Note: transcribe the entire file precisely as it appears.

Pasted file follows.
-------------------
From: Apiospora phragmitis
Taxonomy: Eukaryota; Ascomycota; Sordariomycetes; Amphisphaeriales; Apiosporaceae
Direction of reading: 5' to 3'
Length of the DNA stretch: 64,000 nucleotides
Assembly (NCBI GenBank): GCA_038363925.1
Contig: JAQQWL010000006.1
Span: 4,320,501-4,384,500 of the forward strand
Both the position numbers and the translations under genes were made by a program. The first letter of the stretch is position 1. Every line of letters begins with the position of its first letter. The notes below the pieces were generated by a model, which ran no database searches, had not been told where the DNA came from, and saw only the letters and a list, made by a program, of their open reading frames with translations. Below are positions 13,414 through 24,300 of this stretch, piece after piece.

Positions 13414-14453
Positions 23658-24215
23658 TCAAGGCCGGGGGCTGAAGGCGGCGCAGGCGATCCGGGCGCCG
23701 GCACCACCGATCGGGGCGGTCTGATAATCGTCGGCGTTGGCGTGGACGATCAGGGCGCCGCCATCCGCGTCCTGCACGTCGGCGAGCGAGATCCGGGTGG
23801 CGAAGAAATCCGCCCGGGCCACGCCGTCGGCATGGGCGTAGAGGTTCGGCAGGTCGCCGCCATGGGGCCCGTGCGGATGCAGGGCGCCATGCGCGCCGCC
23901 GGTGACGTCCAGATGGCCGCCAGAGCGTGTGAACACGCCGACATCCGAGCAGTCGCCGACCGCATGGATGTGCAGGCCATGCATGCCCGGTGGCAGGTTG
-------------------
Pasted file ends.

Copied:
From: Apiospora phragmitis
Taxonomy: Eukaryota; Ascomycota; Sordariomycetes; Amphisphaeriales; Apiosporaceae
Direction of reading: 5' to 3'
Length of the DNA stretch: 64,000 nucleotides
Assembly (NCBI GenBank): GCA_038363925.1
Contig: JAQQWL010000006.1
Span: 4,320,501-4,384,500 of the forward strand
Both the position numbers and the translations under genes were made by a program. The first letter of the stretch is position 1. Every line of letters begins with the position of its first letter. The notes below the pieces were generated by a model, which ran no database searches, had not been told where the DNA came from, and saw only the letters and a list, made by a program, of their open reading frames with translations. Below are positions 13,414 through 24,300 of this stretch, piece after piece.

Positions 13414-14453
Positions 23658-24215
23658 TCAAGGCCGGGGGCTGAAGGCGGCGCAGGCGATCCGGGCGCCG
23701 GCACCACCGATCGGGGCGGTCTGATAATCGTCGGCGTTGGCGTGGACGATCAGGGCGCCGCCATCCGCGTCCTGCACGTCGGCGAGCGAGATCCGGGTGG
23801 CGAAGAAATCCGCCCGGGCCACGCCGTCGGCATGGGCGTAGAGGTTCGGCAGGTCGCCGCCATGGGGCCCGTGCGGATGCAGGGCGCCATGCGCGCCGCC
23901 GGTGACGTCCAGATGGCCGCCAGAGCGTGTGAACACGCCGACATCCGAGCAGTCGCCGACCGCATGGATGTGCAGGCCATGCATGCCCGGTGGCAGGTTG